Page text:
The Ames microplate format (MPF™) test, which uses liquid media and in 384-well microplates with a readout based on a colour-change, has been used for over 10 years at several major pharmaceutical companies for screening the genotoxic potential of early drug candidates when compound supply is minimal. Meanwhile, Xenometrix has adapted this screen from the two-strain Ames II test for use with five tester strains, in compliance with OECD Guideline 471. A set of 15 equivocal to weakly positive chemicals selected from the National Toxicology Program (NTP) database was tested simultaneously in the Ames microplate format (MPF) and the standard Ames pre-incubation method on agar plates. Such a direct comparison of the two test methods with the same overnight culture(s), chemicals and S9-mix preparation should exclude external variability factors. Thirteen of the 15 chemicals showed concordant results in both tests despite the choice of chemicals that showed varying inter- and even intra-laboratory results in the NTP studies. These results indicate that the Ames MPF™ assay is a reliable predictive tool that can be used like the regular Ames test to evaluate compounds for mutagenicity. © 2012 Elsevier B.V. Source


Umbuzeiro G.D.A.,CETESB Cia de Tecnologia de Saneamento Ambiental | Umbuzeiro G.D.A.,University of Sao Paulo | Rech C.M.,CETESB Cia de Tecnologia de Saneamento Ambiental | Correia S.,CETESB Cia de Tecnologia de Saneamento Ambiental | And 5 more authors.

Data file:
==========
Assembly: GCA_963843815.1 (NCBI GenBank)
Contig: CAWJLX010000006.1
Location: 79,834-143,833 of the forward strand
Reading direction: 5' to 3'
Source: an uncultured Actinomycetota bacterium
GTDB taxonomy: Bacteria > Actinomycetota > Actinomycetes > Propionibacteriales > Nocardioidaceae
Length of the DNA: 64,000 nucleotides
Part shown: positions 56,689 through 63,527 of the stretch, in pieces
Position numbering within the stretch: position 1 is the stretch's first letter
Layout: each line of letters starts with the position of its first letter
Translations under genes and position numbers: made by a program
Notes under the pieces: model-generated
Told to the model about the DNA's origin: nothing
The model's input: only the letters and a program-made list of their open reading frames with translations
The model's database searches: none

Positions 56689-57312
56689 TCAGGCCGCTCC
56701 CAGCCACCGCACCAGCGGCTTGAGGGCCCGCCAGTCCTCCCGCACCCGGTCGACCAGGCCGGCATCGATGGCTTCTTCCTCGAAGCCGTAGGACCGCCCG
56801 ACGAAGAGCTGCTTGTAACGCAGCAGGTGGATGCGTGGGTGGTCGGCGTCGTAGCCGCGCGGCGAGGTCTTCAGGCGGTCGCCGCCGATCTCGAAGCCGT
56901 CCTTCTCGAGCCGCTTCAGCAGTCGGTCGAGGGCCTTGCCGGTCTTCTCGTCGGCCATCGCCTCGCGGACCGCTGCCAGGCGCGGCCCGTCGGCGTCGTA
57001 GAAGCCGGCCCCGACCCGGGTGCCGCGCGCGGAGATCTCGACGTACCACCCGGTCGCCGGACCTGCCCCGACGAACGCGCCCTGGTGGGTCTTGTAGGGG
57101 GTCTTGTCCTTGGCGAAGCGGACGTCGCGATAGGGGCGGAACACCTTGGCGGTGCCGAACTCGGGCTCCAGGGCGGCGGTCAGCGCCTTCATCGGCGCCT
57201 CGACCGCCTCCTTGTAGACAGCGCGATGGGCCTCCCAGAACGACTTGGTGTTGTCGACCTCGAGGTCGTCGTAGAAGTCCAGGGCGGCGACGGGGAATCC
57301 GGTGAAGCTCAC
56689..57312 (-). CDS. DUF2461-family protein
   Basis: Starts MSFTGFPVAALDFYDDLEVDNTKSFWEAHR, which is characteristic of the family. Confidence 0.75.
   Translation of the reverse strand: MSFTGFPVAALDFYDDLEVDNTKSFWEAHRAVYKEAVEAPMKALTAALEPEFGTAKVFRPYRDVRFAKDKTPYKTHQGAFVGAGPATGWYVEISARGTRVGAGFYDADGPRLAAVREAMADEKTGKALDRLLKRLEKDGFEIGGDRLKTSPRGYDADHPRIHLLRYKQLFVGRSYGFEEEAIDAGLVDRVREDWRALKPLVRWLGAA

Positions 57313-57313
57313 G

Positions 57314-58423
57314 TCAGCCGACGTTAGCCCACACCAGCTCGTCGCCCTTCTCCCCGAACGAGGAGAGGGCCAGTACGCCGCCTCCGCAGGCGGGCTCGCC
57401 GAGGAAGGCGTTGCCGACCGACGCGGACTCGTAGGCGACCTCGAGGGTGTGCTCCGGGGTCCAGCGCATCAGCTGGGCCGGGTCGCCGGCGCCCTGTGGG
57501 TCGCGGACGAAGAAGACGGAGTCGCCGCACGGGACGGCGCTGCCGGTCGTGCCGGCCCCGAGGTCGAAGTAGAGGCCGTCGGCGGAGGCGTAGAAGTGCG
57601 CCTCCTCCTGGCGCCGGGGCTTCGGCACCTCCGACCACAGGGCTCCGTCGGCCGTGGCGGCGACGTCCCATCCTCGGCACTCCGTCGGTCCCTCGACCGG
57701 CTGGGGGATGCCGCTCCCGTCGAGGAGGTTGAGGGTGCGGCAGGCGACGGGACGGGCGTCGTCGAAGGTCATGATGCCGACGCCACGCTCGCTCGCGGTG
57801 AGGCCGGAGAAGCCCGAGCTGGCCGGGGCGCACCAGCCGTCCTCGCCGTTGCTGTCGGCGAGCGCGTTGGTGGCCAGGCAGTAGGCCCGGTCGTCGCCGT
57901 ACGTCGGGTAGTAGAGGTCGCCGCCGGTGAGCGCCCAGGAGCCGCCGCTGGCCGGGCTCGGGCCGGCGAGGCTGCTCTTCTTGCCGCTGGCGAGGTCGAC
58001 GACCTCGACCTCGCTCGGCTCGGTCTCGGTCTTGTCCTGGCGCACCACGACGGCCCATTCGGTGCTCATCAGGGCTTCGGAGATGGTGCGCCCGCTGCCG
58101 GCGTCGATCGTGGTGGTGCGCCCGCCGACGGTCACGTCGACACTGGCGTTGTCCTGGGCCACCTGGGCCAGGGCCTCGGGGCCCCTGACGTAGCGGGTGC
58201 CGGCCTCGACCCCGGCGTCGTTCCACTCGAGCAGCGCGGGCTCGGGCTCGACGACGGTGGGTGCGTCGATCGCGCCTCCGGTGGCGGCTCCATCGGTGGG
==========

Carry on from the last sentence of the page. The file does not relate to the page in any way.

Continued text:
Environmental and Molecular Mutagenesis | Year: 2010

The objective of this study was to compare the responses of the Salmonella/microsome microsuspension assay with the new microplate fluctuation protocol (MPF) for the evaluation of the mutagenic activity of environmental samples. Organic extracts of total particulate atmospheric air samples, surface waters, and effluents were tested in dose-response experiments. The assays were performed with strain TA98 in the absence and presence of S9 mix. Both protocols produced similar results, despite the fact that the maximum score of the MPF is limited to 48 wells, whereas in the regular plate assay it is possible to count up to 1,500 colonies using an automatic counter. Similar sensitivities based on the lowest dose that resulted in a positive response were obtained for both assays. The MPF procedure is less laborious (e.g., all-liquid format, use of multichannel pipettors) and allows for automation of the pipetting and dispensing steps, thus, reducing time of the analysis which is particularly important in environmental quality monitoring programs or in effect-directed analysis. The results show that the MPF procedure is a promising tool to test environmental samples for mutagenic activity. © 2009 Wiley-Liss, Inc. Source